Reading back over those three paragraphs, I realize how disgruntled I must sound. I’m really not. What I am is a realist, a cynic too perhaps: a kind of reporter but mostly a photog. And therein lies the rub. Nowhere near as enterprising as our accomplished reporting staff, and not nearly as technical as our illustrious photogs, I am, if anything, justly underrated. That’s only just I suppose, payback for playing dumb camera punk whenever some toothless rube approached me with a passel of stupid questions. (‘Couldn’t tell ya man, I just drive the truck.’) Not that photogs are dumb. Far from it. But the public’s misconception that we’re merely caddies to the semi-famous makes it awful easy to go all Caveman. Sorry ‘bout that, Geico.

Let’s wrap this up, shall we? But before we go, what have we learned? Oh yes, August in the Carolinas is so muggy, your friendly neighborhood lenslinger fantasizes about life as a bank teller. I, Stewart Pittman, prefer to work alone (with nobody else!), a tactic that’s left me miscast me among my fellow broadcasters. I watch little to no local news, not counting the stuff I see in various edit bays. No longer a real enthusiast of the form, I now view my workaday life as fodder for an ambitious set of never to be completed memoirs. Resigned to the fact I may very well have peaked professionally , I still think I can out-news-gather you with one eyelid tied behind my back. I merely reserve the right to whine about it on-line when I'm done...

There - I feel better already!

Wednesday, August 01, 2007

Heckuvajob, Dandy...

Proving we're not all surly loners, Canadian cameraman Bert Dandy recently warned a group of first responders about a speeding fugitive headed their way. Once his station got hold of the tape they made great hay of it of course, but the resulting footage does serve as a kind of public service spot: If a dude with a TV news camera is urgently trying to get your attention, give him a listen. He's either trying to save your life, quiz you on an odd topic or bum a light. Either way, you're the hero. It all reminds me of the time I stopped a local traffic cop from blindly stepping in front of a speeding bus. It was the least I could do, as I was the one who distracted him talk of wireless microphones and fleeting stardom. Powerful thing, fame...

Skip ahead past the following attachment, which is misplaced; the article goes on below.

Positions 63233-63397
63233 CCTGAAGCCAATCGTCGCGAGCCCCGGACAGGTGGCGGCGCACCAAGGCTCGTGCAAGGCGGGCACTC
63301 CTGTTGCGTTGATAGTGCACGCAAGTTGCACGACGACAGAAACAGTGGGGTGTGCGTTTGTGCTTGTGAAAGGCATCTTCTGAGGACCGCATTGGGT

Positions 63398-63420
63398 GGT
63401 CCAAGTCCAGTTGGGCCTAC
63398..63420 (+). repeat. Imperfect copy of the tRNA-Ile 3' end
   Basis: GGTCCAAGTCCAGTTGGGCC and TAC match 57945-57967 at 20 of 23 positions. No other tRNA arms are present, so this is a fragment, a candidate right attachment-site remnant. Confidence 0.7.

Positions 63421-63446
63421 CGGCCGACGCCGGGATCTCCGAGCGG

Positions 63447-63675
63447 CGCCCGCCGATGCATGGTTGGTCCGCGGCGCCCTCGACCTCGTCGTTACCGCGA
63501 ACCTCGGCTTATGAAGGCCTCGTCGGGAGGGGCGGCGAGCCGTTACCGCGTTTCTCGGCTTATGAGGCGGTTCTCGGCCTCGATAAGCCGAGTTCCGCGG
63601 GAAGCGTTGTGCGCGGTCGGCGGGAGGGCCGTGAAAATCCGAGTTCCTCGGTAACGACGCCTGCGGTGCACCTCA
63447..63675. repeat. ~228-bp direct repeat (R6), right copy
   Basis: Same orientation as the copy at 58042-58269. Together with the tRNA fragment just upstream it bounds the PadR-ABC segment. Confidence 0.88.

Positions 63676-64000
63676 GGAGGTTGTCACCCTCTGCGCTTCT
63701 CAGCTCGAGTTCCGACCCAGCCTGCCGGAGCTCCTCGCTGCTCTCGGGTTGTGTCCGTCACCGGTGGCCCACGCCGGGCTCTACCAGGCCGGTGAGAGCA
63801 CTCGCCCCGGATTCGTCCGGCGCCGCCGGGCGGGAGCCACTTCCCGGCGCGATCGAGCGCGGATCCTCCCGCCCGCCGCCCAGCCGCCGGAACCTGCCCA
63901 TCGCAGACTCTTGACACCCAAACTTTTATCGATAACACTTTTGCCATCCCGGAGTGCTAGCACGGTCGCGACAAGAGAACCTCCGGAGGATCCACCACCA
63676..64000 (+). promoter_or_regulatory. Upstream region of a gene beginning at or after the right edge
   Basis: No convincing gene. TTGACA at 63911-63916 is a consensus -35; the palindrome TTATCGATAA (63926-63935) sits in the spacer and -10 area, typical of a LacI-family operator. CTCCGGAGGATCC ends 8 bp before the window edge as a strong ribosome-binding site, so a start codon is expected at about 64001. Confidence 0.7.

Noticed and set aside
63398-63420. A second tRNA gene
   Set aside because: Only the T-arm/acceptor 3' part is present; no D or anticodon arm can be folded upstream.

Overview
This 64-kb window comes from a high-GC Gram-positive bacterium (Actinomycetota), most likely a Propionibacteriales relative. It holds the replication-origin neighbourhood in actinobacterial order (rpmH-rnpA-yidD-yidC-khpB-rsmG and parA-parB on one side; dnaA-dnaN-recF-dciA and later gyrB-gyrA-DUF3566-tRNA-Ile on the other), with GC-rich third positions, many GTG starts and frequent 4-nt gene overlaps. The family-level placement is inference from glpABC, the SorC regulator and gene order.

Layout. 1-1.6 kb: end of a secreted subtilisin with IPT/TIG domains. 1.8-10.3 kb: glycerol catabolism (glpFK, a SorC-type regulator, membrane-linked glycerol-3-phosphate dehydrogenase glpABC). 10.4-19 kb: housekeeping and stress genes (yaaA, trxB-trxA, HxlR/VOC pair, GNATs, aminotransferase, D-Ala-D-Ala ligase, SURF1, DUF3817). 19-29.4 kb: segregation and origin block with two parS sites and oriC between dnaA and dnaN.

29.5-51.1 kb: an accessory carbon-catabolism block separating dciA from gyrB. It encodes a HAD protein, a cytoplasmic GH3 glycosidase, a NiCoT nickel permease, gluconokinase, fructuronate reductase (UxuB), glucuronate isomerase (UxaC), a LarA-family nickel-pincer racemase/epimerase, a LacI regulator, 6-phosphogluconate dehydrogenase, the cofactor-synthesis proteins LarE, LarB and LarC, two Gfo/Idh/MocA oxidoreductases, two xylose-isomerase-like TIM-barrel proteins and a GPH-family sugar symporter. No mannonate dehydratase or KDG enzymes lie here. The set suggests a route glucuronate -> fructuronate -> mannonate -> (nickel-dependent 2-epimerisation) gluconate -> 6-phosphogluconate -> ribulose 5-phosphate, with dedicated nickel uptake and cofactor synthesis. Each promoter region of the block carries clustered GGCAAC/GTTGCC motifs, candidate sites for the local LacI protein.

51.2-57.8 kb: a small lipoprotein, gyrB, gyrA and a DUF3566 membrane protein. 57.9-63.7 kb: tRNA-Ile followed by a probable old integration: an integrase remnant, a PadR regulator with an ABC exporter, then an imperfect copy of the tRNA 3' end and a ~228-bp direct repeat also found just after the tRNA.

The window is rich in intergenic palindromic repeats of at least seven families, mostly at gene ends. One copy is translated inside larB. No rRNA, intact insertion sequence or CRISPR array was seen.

Tuesday, July 31, 2007

Back from Iraq

File this one under Rookie Moves I Shouldn’t Still Be Making

It was a simple enough assignment. Meet a local family at the airport as they welcomed their young Marine son back from Iraq. His flight was due at 11:15 and for once I was early. So early in fact I beat the family there. Entering a door by the Delta gate, I scanned the crowd for the telltale signs of a hero’s welcome. ’Welcome Home’ signs. Baby carriages. Cleavage. Seeing neither, I kept on walking, my lens riding low off a well-worn shoulder strap. All around me people passed, pulling wheeled luggage and clutching glossy magazines. Piedmont Triad International rarely ever feels busy, but today a decent flock of travelers made their way down the concourse as if they all truly had some place to go. Slowing my pace to people watch, I searched for any hints of giddiness among anyone loitering and came up empty. That’s when I saw him.

Mr. Carter, I think his name is. A man in his sixties with a gravely voice and a distinctive black eye patch, his kindly smile always reminds me of a Rooster Cogburn without the piss or vinegar. I’m not sure of his exact title, only that it involves airport security and returning military. The last time I saw him the arriving soldier was in a flag-draped box and small talk almost nil. This time however, the circumstances were brighter and we fell into easy conversation there by the cafĂ© with the eight dollar cheeseburgers. I find Mr. Carter fascinating. Unexplained eye patch aside, the avuncular security lunk is of considerably nimble wit. Somehow we got on the topic of Vietnam and the former Marine regaled me with tales of his time in Da Nang. A raconteur in his own right, Mr. Carter wove a ribald account of jungle R and R. - while the both of us waited to recognize people neither of us had met.

A few war stories later, they arrived - a smiling cluster of family and friends eager to receive their native son. They must have seen the fancy-cam at my feet, for they walked up unannounced and nodded like they knew me. Soon, they too became enamored of Mr. Carter, the wizened and retired Marine quickly shifting his anecdotes into more G-Rated fare. Standing over my camera, I resisted the urge to ask about the eye patch. Looking down, I saw the old man’s ID badge and realized it would probably be okay if I ever did. Surrounded by official-looking type and sanctimonious seal, the airport photo featured a smiling Mr. Carter, complete with a bright stuffed parrot sitting on his shoulder. I was still chuckling at the sight when three short words awoek me from my stupor.

“Here he comes…”